Salvator: Folk Song of the Turf, 1890s

Feb 4th 2015 08:15 am |

I spent a lot of time over the last month reading the work of racing historian John “Salvator” Hervey as it appeared in the Daily Racing Form in the 1920s. I have been down this road before but have come nowhere near exhausting the great writer as a source.

As I read (and re-read) his work, threads are beginning to emerge. Hervey riffed on certain topics continuously during the decade. I’ll return to some of these topics later but one outlier article has come back to my mind many times since reading it a few weeks ago. So I figured it had to be the place to get 2015 started here at Colin’s Ghost.

In May 1922, Hervey wrote a piece titled “Folk Song of the Turf” where he documented the lyrics to a song sung among African American backside workers in the 1890s. His article about the song appears to be the first and only documentation of this historical gem.

One thing you learn when reading Hervey is that he was more scientist than artist. While he certainly had moments of sentimentality (only the most cold historians do not), his writing rarely strays into anything outside the norm of your everyday racing obsessive. So it’s no surprise that Hervey was never inspired to write in (or about) poetry. Writing poems about horse racing was something the English did and Hervey, I have come to discover, had a rather sour view of the Brits. According to Hervey, quality poems about American racing were rare and the those being produced from the turf press of the day he called “crude and amateurish.”  The literature (both high and low) of the turf did not interest Hervey, which makes this particular piece unique among his prodigious writing output.

What makes its focus interesting is that it wasn’t the writing of a well known writer or even the work of a single author that inspired Hervey to write about the subject of poetry and the races. Instead it was a “chanty” or “folk song” he heard among racetrack workers about the legendary racehorse Salvator. As you will see, there was nothing British about this particular tune. In fact, it resembled, according to Hervey’s description in 1922, the most American form of music: Jazz.

Here is how Hervey introduced the song to his readers in the Daily Racing Form in 1922:

In those days, especially if you were given to loafing about the stables in the twilight or after dark and heard the sounds of a guitar or banjo, and then a mellow negro voice lifted in song, you did not need to be told what it was singing. Involuntarily your footsteps turned that way and perhaps you found yourself beside an impromptu campfire, where a group of grooms had gathered to while the time away. And as the song proceeded you found yourself yielding to the magic of its rhythm, your feet twitching to its measures, and your own voice joining in the chorus.

He then provided a full transcription of the lyrics “after so many years, and never having seen them in print.” Here are the lyrics as sung by long forgotten backside workers during the 1890s:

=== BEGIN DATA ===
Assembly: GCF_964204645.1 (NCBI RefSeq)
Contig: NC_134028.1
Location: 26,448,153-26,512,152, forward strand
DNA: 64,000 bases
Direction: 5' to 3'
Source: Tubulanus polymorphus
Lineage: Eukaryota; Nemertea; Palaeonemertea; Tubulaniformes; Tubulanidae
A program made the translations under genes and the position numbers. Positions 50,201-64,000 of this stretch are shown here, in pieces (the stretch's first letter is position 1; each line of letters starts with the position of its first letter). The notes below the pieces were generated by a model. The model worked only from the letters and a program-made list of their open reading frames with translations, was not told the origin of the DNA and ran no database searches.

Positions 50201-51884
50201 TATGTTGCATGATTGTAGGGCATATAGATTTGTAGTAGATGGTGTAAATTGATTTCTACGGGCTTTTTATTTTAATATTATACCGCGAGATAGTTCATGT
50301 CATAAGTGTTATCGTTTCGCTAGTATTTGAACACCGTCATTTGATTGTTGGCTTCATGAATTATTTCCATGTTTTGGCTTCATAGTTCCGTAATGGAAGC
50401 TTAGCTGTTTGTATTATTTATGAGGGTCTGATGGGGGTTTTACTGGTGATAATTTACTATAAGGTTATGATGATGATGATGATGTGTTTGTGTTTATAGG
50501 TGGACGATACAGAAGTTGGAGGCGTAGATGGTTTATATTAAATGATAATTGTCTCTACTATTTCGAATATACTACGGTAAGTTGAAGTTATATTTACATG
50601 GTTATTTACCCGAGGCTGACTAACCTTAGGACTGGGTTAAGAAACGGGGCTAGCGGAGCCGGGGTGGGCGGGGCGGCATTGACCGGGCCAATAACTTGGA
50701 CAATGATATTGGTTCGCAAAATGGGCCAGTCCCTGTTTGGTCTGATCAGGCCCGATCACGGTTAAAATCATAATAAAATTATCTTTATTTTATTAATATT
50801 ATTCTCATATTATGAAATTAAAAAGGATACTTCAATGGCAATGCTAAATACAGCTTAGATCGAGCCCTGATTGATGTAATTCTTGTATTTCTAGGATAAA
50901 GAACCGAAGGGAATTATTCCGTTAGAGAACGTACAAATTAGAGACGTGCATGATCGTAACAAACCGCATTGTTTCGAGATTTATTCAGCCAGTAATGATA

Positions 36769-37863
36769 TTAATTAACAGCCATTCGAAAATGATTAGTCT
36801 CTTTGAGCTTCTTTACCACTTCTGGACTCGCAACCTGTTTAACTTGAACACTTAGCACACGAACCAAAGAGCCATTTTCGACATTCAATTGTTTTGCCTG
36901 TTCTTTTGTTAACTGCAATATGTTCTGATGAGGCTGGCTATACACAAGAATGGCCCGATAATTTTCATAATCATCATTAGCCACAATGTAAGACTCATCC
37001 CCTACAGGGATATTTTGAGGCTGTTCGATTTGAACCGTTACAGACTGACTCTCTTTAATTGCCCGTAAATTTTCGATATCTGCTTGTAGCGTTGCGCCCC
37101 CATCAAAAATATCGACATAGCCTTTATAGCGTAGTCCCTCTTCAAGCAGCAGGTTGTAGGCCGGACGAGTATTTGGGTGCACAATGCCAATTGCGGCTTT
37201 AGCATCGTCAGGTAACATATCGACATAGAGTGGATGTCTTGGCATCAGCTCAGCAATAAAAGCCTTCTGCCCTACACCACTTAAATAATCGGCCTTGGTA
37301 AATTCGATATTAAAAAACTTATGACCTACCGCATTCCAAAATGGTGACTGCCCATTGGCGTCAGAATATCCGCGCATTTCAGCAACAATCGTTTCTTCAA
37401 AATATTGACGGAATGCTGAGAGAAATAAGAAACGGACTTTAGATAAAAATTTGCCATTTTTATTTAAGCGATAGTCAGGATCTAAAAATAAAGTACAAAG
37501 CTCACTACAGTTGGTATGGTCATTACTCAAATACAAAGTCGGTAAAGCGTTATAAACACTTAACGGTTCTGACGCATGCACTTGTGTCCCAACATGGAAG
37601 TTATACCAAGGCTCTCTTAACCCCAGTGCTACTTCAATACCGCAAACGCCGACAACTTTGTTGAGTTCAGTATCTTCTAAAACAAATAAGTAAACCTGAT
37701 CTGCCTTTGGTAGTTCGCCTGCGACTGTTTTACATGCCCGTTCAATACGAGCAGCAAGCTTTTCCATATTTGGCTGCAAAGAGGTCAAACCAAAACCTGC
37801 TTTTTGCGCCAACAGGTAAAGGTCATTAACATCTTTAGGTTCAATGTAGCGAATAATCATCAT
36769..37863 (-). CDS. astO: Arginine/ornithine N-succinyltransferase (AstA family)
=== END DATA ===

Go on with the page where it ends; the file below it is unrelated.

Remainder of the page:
Wait till I get down Sheepshead Bay.
Is what I heard ole Haggin[1] say
I don’t care if Tenny starts
I’m gonna break ole Tenny’s heart –
But they couldn’t ketch Salvator
But they couldn’t ketch Salvator
They brought ‘im to a drive an’ he run in two-five
But they couldn’t ketch Salvator

Johnny Campbell he well understood
To have ole Cassius[2]
Fit an’ good to set the pace
An’ kill off the heavyweights in the race –
But he couldn’t beat Salvator
But he couldn’t beat Salvator
They brought ‘im to a drive an’ he run in two-five
But he couldn’t beat Salvator

They run the quarter in twenty-fo’
They was down to the half in fo’ty-eight
First three-quarters in one-thirteen
Ole Salvator jest a gittin’ up steam
But they couldn’t ketch Salvator
But they couldn’t ketch Salvator
They brought ‘im to a drive an’ he won in two-five
But they couldn’t ketch Salvator

They run the mile in thirty-nine
Old Tenny he six lengths behin’
The Snapper[3] he begin to ride
But he couldn’t ketch ole Haggin’s hide –
But he never caught Salvator
But he never caught Salvator
He brought ‘im to a drive an’ he run in two-five
But he never caught Salvator

The end of the article has the author in the role of music historian, finishing with insight into the feel and rhythm of the song, and perceptively identifying it as the forerunner to the popular music of his day:

That was before the day of jazz. Ragtime was also still in the offing, but beginning to be heard of. This ditty of Salvator and Tenny was sung to a subtly, syncopated rhythm quite irresistible. You didn’t have to “watch out” for it just “got you” anyway. It had a sway and a swing, a gliding dancing step, alternated with dramatic pauses exotic accents, interpolated cadenzas and all the rest of those semi-barbaric[4] modes and tempo which, in subsequent years, were to take possession of the world. They were all new then, and in combination with the verses and the stage setting formed something that left to the sympathetic hearer memories that could never fade.